The U.S. Navy is exploring alternative fuels that can serve as drop-in replacements to petroleum, as the availability of additional fuel sources can increase resiliency for operational commanders and help reduce U.S. dependence on fossil fuels. The Navy Fuels Team at Patuxent River is leading the Navy's test and qualification efforts of alternative fuel sources. The F/A-18 testing is a significant milestone leading to a military specification (MIL-SPEC). This MIL-SPEC would allow for commercial supply of ATJ fuel to the Navy and Marines Corps.
Gevo's ATJ is produced at its demo biorefinery in Silsbee, TX, using isobutanol produced at its Luverne, MN, fermentation facility. Gevo is currently operating its Luverne plant in Side-by-Side operational mode, whereby isobutanol is being produced in one of the facility's four fermenters, while the other three fermenters are dedicated to ethanol production. The isobutanol that Gevo is producing is meeting product specifications for direct drop-in applications, as well as for use as a feedstock for the Silsbee biorefinery to produce hydrocarbons such as ATJ.
"We're extremely proud to have contributed to the U.S. Navy's successful ATJ test flights," said Patrick Gruber, Gevo's Chief Executive Officer. "These flights represent an accumulation of over four years of hard work involving innovative testing with multiple players and years of research. Together, we have proven that ATJ fuel is a viable alternative for both military and commercial applications. This is a great accomplishment for Gevo and the biofuels industry; we've validated that the isobutanol that we are successfully producing at Luverne, is an affordable, clean-burning, U.S.-made, drop-in fuel, that can also be further processed into direct replacement hydrocarbon products, such as ATJ fuel."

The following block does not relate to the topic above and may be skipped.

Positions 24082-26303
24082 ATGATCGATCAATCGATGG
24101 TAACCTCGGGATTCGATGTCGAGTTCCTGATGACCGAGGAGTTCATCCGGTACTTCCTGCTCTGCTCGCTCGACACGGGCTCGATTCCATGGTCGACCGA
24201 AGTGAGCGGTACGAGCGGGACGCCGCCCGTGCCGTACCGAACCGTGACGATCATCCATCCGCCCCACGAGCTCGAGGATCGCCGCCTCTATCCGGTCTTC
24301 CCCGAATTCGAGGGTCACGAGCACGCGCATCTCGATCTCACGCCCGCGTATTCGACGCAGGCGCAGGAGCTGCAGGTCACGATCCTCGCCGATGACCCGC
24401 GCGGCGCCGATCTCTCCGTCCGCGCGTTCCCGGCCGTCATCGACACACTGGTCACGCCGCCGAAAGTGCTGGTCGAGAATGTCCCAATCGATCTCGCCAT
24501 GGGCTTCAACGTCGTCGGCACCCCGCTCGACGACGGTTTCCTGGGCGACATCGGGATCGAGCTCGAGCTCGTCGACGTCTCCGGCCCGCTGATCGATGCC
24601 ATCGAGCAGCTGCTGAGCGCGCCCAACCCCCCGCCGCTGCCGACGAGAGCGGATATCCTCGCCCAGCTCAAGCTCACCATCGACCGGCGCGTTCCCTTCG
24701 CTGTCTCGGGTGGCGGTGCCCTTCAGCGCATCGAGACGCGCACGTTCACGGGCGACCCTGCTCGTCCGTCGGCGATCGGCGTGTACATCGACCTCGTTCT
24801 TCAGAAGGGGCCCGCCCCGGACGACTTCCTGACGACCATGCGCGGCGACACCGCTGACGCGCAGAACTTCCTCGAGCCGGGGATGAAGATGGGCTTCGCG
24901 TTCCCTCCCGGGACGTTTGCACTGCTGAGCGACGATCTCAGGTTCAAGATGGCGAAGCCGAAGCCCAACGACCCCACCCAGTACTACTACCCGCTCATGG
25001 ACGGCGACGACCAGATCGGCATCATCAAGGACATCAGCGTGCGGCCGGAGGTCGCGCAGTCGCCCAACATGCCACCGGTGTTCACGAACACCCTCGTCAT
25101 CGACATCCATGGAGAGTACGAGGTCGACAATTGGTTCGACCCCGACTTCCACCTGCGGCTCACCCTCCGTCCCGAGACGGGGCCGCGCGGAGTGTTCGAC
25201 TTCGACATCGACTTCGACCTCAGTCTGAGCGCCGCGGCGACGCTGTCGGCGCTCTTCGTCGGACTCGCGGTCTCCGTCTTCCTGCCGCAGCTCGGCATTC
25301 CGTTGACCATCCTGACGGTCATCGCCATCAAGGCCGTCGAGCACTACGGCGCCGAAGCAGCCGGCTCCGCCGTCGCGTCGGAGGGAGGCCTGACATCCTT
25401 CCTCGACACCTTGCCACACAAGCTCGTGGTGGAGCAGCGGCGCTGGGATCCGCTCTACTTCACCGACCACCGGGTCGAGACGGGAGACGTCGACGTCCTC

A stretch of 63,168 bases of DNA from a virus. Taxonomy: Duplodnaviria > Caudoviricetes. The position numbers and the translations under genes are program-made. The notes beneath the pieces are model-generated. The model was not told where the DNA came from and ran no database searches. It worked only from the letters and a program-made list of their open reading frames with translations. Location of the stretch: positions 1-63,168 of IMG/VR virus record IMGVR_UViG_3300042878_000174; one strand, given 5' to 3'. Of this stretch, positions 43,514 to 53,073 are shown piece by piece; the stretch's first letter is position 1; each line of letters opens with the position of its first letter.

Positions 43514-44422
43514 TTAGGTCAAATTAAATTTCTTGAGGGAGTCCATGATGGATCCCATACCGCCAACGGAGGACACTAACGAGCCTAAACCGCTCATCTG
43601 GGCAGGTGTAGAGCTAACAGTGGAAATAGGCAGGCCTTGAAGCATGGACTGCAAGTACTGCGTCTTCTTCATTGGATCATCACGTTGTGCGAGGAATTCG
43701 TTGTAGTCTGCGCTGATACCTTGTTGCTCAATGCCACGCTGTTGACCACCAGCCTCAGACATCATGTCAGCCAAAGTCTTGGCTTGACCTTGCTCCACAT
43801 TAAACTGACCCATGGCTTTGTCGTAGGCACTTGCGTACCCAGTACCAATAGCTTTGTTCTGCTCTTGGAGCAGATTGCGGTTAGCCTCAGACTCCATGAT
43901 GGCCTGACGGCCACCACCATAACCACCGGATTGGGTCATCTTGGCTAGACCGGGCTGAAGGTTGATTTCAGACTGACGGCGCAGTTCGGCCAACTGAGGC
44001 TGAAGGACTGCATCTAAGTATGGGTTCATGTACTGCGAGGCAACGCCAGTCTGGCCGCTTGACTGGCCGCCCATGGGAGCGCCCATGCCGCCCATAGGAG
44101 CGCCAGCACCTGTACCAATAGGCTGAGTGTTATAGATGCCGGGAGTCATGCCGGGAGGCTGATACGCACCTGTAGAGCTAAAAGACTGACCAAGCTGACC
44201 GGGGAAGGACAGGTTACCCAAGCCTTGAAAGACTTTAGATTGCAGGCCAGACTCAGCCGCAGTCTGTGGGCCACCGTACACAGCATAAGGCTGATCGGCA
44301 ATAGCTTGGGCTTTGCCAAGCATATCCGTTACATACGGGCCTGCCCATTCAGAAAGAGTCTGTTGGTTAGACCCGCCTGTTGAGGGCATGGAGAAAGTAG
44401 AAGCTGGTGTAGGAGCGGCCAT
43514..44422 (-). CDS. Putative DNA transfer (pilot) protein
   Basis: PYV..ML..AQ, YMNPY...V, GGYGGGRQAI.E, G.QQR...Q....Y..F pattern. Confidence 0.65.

The F/A-18 Hornet is a single-and two-seat, twin engine, multi-mission fighter/attack aircraft that can operate from either aircraft carriers or land bases. Its engine thrust from 36,000 pounds to 44,000 pounds utilizing two General Electric F414 turbo-fan engines.